There are no taboo subjects. Pitman says his job is “to facilitate, make the schedule, see that they are properly trained and I’m here in case something awful happens.”

And there are the regulars, callers whose voice on the other end causes the radio host to silently groan.

“You go, ‘OK,’ and you just go with it because what are you going to do? Yeah, we’ve had a few really out-there calls,” Kokkinakis says.

Kokkinakis, who is headed to Chico State upon graduation, said she hopes to stay involved in KZFR. Williford is not so sure how radio will fit into her future but is glad to have had the experience.

Their advice to other teens who want to go on the air: You have to be opinionated.

“You can’t be shy and sheepish,” says Kokkinakis, “because you do get pushed around by some callers, and you have to be able to stand your ground and have the confidence to make a show go the way you need it to go.”

Walker is ready and is getting his last-second instructions.

“Should I set up?” he asks Pitman.

RADIO MAN Ed Pitman created <i>Teen Talk</i> two years ago to give local youth a voice.

Photo By Tom Gascoyne

“Do you have a couple CDs with you?” Pitman responds.

“Yeah. How should I set up the time to play the CDs?”

“Put a note in front of you and read it when you can,” Pitman suggests. “If you are in the middle of a thought and the phone rings and you get a caller, just acknowledge that they are there.”

Fifteen seconds before airtime, and Walker says it’s too late for butterflies.

The show begins. He tells a sort of stream-of-consciousness recollection of walking downtown along Second Street and coming across a homeless man whom he presumes is Native American man drinking a tall can of Miller from a brown paper bag.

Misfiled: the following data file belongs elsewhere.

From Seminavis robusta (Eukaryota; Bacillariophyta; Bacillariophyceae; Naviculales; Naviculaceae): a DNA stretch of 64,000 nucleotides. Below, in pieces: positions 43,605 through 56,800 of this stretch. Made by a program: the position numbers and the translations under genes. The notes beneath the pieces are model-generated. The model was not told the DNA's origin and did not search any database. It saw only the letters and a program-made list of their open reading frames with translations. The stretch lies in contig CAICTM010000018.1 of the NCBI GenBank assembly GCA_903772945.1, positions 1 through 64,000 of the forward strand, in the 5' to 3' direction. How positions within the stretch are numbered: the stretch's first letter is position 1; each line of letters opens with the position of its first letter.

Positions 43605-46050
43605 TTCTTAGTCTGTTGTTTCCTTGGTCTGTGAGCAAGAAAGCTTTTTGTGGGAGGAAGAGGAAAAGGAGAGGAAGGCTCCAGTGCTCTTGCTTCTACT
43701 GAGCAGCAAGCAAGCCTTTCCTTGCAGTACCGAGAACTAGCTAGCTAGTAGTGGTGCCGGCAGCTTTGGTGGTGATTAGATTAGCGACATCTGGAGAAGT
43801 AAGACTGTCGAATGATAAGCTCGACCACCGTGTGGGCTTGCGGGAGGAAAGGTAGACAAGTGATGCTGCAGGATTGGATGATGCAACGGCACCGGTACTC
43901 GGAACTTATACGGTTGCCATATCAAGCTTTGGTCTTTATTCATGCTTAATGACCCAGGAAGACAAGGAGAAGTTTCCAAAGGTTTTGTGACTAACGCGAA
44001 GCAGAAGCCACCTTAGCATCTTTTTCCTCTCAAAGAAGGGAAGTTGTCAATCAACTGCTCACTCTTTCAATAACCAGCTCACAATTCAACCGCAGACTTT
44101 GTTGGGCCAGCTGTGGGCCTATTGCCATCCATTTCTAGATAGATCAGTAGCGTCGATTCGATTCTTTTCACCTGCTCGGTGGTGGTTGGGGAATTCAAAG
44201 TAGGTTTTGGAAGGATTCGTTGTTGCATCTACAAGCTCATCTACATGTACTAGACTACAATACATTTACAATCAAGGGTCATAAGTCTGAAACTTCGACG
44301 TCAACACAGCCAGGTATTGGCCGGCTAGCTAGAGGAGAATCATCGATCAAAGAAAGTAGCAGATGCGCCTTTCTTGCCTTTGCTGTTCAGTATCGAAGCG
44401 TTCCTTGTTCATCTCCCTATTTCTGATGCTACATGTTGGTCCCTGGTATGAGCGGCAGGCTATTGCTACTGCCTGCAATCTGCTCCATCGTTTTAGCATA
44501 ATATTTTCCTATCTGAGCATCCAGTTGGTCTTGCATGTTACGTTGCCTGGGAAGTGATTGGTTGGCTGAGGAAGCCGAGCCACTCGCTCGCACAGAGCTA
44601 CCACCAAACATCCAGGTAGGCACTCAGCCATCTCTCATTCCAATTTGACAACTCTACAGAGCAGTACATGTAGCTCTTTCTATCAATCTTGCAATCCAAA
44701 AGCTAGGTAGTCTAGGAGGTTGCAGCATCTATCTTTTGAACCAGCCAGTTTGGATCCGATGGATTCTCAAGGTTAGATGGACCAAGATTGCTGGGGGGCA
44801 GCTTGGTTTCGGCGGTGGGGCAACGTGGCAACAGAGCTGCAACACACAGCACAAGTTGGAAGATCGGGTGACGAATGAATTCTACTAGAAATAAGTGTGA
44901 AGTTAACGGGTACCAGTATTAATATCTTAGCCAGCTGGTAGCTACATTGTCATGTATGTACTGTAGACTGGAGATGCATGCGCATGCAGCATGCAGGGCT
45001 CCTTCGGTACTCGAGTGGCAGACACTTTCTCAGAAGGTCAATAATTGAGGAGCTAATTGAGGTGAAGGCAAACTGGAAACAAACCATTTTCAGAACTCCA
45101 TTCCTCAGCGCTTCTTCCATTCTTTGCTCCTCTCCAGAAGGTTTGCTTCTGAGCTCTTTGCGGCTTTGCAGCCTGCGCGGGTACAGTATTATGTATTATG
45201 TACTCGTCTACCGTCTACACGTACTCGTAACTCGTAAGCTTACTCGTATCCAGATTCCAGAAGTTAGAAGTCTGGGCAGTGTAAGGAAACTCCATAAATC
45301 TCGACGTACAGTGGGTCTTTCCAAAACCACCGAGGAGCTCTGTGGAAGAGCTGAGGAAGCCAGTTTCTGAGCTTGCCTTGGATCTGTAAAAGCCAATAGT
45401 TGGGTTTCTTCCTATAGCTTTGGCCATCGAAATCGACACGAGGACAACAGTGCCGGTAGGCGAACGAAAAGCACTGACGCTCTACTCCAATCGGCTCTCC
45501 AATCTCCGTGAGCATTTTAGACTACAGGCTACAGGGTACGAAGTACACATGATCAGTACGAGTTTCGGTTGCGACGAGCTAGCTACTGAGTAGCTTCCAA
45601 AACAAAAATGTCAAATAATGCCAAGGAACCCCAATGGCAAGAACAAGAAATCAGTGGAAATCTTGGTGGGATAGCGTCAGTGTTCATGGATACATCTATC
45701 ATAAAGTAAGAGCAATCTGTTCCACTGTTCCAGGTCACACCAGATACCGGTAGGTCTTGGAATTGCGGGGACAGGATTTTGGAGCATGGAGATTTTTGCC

And for the next 55 minutes, he talks, fields phone calls and plays music off his CD. The show is smooth, and Walker comes across like a veteran.

Ed Pitman, the unlikely guru of the Teen Talk crew, has been with the station in one capacity or another since its birth in 1990. The 55-year-old transplant from Baltimore first came to California in 1969 with some friends who had decided they would make a lot of money growing marijuana.

“Yeah, we were going to grow pot, and by the end of summer we had about a hundred knee-high plants. I gave up on that idea and went back east to Baltimore, where I got busted for possession of pot and acid. They gave me my choice of institutions. I chose the military.”

He was in the military for most of the ‘70s and was honorably discharged in 1980. He made it back to California few years later.

He came to Chico in May 1988 and approached Northstate Public Radio station KCHO to ask about doing a show. His timing was fortuitous—another programmer had quit about 24 hours earlier.

“I did two shows before I was busted for breaking a bottle of Rolling Rock on the floor during one of the shows,” he recalls. “I didn’t get it entirely cleaned up, and that was the end of that.”

A few months after the beer-bottle incident, Pitman hooked up with the fledgling KZFR, first hosting Another Blues Show—blues is a staple at KZFR—and then 10 years ago coming up with Morning Sickness, an irreverent a.m. talk and music show that ran until just a few years ago.

“I’m a long way from Morning Sickness,” he says today.

Pitman’s blunt honesty and rough-around-the-edges persona and physical appearance probably buy him a lot of credibility with the teens. Pitman’s no poser, and kids can spot that a mile away.

He launched the teen project two years ago because, he said, this is part of what a community radio station is supposed to do.

“KZFR’s mission statement says that we will train the public,” he said. “And that had been a lot of lip service to the kids,” he said. “In stations like ours there are programs all across the country. This is nothing unique.”

He’s had about 20 kids altogether go through the program, from high-school freshmen to seniors.

“I keep them until they graduate from high school and their lives change.”

Pitman says his decision to create Teen Talk was very simple.

“I stopped doing my regular show a few years ago, and I wanted to stay involved. This is good for the community and good for the kids. Plus, I’m doing it to pay off some bad karma."